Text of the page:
Moving machine parts must be safeguarded to protect operators from serious injury. Belts, gears, shafts, pulleys, fly wheels, chains, and other moving parts must be guarded if there is a chance they could contact an employee.
As mentioned before, the hazards associated with moving machinery can be deadly. Hazardous areas that must be guarded include the following:
- Point of operation: Area where the machine either cuts, bends, molds, or forms, the material.
- Pinch/nip point: Area where moving machine parts can trap, pinch, or crush body parts (e.g., roller feeds, intermeshing gears, etc.).
- Sharp edges
- Stored potential energy
There are three types of barrier guards that protect people from moving machinery. They consist of the following:
- Fixed guards
- Interlocked guards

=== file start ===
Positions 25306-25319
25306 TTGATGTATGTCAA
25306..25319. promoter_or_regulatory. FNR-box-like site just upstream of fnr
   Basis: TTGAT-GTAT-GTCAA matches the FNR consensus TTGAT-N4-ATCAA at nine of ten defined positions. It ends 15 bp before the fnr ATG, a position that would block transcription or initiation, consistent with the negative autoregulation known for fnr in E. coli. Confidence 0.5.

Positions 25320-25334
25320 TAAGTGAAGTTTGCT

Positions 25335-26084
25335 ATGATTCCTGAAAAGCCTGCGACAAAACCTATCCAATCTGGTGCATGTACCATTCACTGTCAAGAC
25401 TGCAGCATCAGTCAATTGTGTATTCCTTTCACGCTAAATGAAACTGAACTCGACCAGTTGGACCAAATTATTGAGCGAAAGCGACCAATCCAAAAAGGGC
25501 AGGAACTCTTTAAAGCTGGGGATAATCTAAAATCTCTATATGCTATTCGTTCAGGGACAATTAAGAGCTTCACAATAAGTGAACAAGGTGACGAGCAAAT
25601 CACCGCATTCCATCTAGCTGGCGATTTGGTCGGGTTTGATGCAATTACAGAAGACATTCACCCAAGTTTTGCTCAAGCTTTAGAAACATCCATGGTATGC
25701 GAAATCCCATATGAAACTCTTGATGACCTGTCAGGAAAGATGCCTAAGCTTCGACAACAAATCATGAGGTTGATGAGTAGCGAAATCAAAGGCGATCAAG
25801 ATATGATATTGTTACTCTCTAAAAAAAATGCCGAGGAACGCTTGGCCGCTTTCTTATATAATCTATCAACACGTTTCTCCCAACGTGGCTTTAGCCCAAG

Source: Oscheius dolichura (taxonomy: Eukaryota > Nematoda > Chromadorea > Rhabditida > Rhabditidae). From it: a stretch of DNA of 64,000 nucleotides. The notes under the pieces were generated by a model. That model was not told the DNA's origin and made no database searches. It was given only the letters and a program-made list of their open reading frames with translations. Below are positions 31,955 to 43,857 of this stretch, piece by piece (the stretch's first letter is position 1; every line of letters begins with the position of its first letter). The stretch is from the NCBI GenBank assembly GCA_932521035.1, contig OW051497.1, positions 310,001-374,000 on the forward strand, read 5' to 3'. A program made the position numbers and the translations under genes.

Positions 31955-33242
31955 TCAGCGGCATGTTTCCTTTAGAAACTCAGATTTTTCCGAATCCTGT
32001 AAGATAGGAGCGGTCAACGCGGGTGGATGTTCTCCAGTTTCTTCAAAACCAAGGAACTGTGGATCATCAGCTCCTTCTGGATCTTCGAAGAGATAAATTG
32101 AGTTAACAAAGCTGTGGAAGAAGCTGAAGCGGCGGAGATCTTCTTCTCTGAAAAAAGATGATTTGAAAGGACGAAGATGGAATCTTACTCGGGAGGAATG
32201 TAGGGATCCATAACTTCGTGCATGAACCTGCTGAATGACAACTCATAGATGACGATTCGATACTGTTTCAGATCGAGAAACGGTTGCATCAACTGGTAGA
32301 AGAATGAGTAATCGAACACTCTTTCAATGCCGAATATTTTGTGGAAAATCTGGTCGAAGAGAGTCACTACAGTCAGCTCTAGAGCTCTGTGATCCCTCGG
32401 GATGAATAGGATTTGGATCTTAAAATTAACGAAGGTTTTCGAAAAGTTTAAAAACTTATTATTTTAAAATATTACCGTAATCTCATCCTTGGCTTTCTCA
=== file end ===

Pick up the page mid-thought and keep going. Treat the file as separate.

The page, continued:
- Adjustable guards
A fixed guard is a permanent machine part that completely encases potential hazards. Fixed guards provide maximum operator protection. Interlock guards are connected to a machine's power source. If the guard is opened or removed, the machine automatically disengages. Interlocking guards are often preferable because they provide adequate protection to the operator, but they also allow easy machine maintenance. This is ideal for problems such as jams.
Self-adjusting guards change their position to allow materials to pass through the moving components of a power tool. These guards accommodate various types of materials, but they provide less protection to the operator.
IMPORTANT:Guards must be in place. If a guard is removed to perform maintenance or repairs, follow lockout/tagout procedures. Replace the guard after repairs are completed. Do not disable or move machine guards for any reason. If you notice that a guard is missing or damaged, contact your supervisor and have the guard replaced or repaired before beginning work.
NOTE:Hand-held power tools typically have less guarding in place than stationary power tools. Use extreme caution when working with hand-held power tools and always wear a face shield.